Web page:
I’m a recovering sharent.
No. That’s not a typo.
You’ve never heard of a “sharent?” It’s a portmanteau of the words “share” and “parent,” and it refers to those of us who post and share way too many pictures and videos of our kids on social media.
It’s the #TMI (i.e., too much information) version of parenting.
Of course, the act of sharenting is not new. Most of our parents were sharenting offenders long before social media came along.
My parents kept boxes and albums full of photographs and old 8mm films in the hall closet. Over the years, if we wanted to sift through childhood pictures, it required digging through shoes and blankets and holiday decorations to find those memories.
If I brought a girlfriend home to meet the family, Mom would drag out those albums to relive the early years of my life, from blurry baby photos to awkward, acne-pocked, pre-teen pics.
It was embarrassing. It was meant to be. But, in a strange way, it was also her way of showing love and care.
There’s a good chance that no one outside our family and former girlfriends will ever see these pictures now (at least not while I’m alive). There’s also a good chance no one on social media will ever see these pictures unless one of my siblings decides to publically reminisce about our childhood (please, not while I’m alive).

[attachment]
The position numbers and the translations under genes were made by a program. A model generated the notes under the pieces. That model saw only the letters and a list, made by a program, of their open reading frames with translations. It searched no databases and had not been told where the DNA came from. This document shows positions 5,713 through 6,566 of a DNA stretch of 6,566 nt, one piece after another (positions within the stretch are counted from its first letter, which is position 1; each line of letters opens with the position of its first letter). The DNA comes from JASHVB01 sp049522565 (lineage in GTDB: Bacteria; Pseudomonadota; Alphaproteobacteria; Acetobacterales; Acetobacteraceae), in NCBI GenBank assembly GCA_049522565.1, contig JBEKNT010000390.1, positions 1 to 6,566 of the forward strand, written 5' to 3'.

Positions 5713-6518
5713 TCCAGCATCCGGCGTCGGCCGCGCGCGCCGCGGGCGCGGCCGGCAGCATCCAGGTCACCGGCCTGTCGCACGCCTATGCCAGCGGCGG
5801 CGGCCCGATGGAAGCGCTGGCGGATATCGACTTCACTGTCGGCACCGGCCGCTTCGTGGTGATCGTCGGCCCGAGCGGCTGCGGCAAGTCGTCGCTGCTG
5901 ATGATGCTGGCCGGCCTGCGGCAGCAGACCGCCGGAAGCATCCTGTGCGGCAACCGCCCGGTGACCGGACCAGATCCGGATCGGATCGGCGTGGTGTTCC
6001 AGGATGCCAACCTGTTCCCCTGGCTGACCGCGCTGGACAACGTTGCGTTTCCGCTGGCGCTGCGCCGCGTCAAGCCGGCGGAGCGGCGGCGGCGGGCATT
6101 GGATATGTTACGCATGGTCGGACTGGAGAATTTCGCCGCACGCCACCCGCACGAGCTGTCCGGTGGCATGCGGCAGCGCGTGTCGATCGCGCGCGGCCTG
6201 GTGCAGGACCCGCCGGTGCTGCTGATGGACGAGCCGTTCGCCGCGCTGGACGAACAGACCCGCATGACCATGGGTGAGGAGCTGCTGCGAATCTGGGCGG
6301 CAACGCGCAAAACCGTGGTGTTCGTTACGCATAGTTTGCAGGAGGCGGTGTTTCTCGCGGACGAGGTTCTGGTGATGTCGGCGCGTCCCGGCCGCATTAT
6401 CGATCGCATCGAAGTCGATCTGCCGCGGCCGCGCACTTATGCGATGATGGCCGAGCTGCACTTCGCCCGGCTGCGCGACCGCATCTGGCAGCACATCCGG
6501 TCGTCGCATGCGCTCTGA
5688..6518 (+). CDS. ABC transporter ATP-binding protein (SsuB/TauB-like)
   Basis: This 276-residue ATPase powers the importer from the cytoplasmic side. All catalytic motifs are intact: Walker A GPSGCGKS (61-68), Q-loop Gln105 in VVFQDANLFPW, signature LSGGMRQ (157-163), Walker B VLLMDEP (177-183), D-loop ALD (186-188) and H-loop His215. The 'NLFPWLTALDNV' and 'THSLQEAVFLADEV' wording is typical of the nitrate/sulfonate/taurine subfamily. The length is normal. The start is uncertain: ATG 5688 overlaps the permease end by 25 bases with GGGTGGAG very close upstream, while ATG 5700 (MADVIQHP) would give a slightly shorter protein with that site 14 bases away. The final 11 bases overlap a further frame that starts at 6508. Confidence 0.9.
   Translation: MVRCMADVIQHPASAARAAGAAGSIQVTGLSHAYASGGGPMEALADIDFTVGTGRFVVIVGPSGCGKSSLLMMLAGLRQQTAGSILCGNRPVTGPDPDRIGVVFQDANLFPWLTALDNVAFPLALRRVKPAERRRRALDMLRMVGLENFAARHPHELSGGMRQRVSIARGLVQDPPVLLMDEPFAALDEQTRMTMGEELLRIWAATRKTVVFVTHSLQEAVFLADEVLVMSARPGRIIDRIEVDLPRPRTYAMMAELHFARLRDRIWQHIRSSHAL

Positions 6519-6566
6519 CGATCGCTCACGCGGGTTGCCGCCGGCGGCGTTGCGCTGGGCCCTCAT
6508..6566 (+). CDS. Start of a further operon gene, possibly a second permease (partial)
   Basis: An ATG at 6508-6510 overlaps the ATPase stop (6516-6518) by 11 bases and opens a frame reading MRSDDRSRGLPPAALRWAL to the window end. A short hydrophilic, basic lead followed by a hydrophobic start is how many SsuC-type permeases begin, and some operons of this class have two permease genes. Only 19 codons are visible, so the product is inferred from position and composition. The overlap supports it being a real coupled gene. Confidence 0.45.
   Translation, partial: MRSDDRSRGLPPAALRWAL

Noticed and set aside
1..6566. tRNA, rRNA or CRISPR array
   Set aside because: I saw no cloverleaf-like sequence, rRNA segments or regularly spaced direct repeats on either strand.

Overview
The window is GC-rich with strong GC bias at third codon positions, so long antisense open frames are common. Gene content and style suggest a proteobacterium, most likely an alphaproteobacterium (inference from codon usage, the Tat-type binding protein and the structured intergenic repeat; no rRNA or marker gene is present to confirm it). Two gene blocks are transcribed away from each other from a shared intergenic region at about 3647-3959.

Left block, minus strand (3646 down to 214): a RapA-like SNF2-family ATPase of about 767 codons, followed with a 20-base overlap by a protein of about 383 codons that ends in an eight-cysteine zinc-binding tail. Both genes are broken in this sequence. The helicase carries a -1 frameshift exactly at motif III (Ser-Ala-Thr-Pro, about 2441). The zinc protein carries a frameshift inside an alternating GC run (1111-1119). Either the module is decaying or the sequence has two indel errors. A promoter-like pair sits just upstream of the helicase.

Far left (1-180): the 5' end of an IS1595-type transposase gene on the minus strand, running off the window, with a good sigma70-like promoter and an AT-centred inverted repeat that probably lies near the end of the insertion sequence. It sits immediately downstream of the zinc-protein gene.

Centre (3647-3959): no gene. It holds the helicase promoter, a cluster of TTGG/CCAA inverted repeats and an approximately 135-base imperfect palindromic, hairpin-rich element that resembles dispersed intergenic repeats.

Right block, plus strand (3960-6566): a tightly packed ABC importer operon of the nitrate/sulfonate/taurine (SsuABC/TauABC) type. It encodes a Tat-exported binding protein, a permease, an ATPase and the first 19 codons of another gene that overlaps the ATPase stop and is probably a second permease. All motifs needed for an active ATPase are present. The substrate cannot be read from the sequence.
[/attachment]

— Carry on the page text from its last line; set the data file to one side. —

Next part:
Like my mom, who was really good at preserving those memories, this was our way of chronicling and preserving family history.
But this was also pre-social media.
Unlike our parents who shared these moments with “friends” and family in face-to-face settings, we take current-day sharenting to a whole new level on social media.
I suspect this happens for several reasons:
I learned to stop posting “in the moment.” I still capture these precious moments on my phone, but I take a beat and think about whether or not to share the content on social media.
Here’s why: aside from the privacy we give up, we don’t often consider the long-term consequences of sharenting on our children. We don’t even fully know the consequences. That scares me.
So, the next time you take amazing pictures of your kids doing something adorable, save them, print them, and put them in a box.
It’ll be nice to have a few memories to share when the boyfriends and girlfriends come to meet you.
Dr. Adam C. Earnheardt is professor and chair of the department of communication at Youngstown State University in Youngstown, OH, USA. He researches and writes about communication and relationships, parenting and sports. He writes a weekly column for The Vindicator newspaper on social media and society.